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'We Will Not Freeze Construction in Judea and Samaria'

Prime Minister assures senior Likud officials that he will reject US pressure for a freeze just before taking off for Washington.
By Tova Dvorin
First Publish: 3/2/2014, 10:00 AM

Binyamin Netanyahu
Binyamin Netanyahu
Flash 90

Prime Minister Binyamin Netanyahu promised Likud MKs over the weekend that he would not let the US pressure him into accepting a construction freeze in Judea and Samaria, just before taking off for Washington. 

"There will not be a decision made to freeze construction in Judea and Samaria," Netanyahu told senior Likud members Saturday night.

Netanyahu is under immense pressure by nationalist MKs to reject the construction freeze, including Housing Minister Uri Ariel, who called the freeze a "deluded idea" last month. Ariel noted that the previous building freeze worsened tensions between Israel and the Palestinian Authority (PA).

Netanyahu's warning comes hours before he left Sunday morning for Washington to meet with US President Barack Obama, who the New York Times reported last week would be pressuring the Israeli leader into accepting the US framework for peace. Yisrael Hayom reports Sunday that Netanyahu's wife Sara will also be traveling to Washington and meeting with the wife of US Vice President Joe Biden. 

"I am now leaving on an important trip to the US where I will meet with President Barack Obama," Netanyahu stated. "We will discuss the Iranian issue and the diplomatic process. I will stand steadfast on the State of Israel's vital interests, especially the security of Israel's citizens. In recent years the State of Israel has been under various pressures. We have rejected them in the face of the unprecedented storm and unrest in the region and are maintaining stability and security. This is what has been and what will be."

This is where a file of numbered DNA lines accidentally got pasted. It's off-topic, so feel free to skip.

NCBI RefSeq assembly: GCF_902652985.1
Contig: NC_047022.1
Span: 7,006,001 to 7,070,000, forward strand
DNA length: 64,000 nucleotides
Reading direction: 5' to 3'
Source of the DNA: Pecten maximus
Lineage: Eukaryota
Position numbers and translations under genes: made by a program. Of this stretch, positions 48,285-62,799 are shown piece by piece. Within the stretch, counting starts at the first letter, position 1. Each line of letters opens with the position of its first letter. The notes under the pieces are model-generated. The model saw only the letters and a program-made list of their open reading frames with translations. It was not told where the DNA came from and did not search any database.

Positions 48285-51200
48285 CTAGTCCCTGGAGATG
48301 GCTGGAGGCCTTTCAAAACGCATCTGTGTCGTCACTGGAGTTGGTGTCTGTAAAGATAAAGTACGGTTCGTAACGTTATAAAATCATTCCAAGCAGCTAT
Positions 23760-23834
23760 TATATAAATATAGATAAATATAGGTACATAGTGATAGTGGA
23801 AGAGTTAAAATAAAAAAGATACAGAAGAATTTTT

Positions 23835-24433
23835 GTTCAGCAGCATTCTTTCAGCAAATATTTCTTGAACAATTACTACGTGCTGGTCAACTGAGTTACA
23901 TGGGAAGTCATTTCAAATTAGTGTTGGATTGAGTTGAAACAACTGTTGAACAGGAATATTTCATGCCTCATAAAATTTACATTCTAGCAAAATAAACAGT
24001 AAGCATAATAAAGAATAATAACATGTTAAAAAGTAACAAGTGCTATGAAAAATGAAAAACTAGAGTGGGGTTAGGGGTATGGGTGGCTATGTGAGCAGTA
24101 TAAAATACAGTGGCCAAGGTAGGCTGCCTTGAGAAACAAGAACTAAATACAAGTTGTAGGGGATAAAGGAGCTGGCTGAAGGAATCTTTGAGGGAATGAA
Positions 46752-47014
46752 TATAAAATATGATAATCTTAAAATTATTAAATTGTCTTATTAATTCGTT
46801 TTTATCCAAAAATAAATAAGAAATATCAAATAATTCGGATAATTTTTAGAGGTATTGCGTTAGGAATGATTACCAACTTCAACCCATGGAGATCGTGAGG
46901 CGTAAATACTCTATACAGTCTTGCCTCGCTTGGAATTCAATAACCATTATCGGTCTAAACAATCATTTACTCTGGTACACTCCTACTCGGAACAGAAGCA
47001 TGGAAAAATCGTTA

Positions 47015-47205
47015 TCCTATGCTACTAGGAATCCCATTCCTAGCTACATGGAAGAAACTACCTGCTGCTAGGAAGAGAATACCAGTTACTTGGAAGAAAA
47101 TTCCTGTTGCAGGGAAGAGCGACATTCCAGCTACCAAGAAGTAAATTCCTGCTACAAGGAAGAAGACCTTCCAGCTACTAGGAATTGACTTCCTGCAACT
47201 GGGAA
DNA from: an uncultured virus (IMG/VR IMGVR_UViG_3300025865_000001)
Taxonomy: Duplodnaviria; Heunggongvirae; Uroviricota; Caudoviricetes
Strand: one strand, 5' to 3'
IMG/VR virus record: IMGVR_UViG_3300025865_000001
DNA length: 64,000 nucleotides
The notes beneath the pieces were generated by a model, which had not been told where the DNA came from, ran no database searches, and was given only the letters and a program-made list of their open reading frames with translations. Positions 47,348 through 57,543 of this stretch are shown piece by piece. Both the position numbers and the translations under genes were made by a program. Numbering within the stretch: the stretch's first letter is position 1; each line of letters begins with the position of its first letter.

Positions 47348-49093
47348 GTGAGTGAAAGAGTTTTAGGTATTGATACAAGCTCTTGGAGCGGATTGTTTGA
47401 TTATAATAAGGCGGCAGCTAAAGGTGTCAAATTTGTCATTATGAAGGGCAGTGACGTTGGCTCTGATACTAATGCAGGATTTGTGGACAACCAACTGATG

Little has trickled out about the details of Kerry's proposed framework to guide the talks forward. Thomas Friedman of the New York Times published some alleged details of the plan, which, he said, will call for a phased Israeli withdrawal from Judea and Samaria based on the 1949 armistice lines, with "unprecedented" security arrangements in the strategic Jordan Valley.

Martin Indyk, American envoy to the peace talks, later revealed to American Jewish leaders that 75 to 80 percent of the Jewish residents of Judea and Samaria would remain in their homes even after a permanent agreement. 

The agreement will include a reference to the incitement against Israel in the Palestinian Authority (PA) and will also include a reference to compensation for Jewish refugees who came from Arab countries.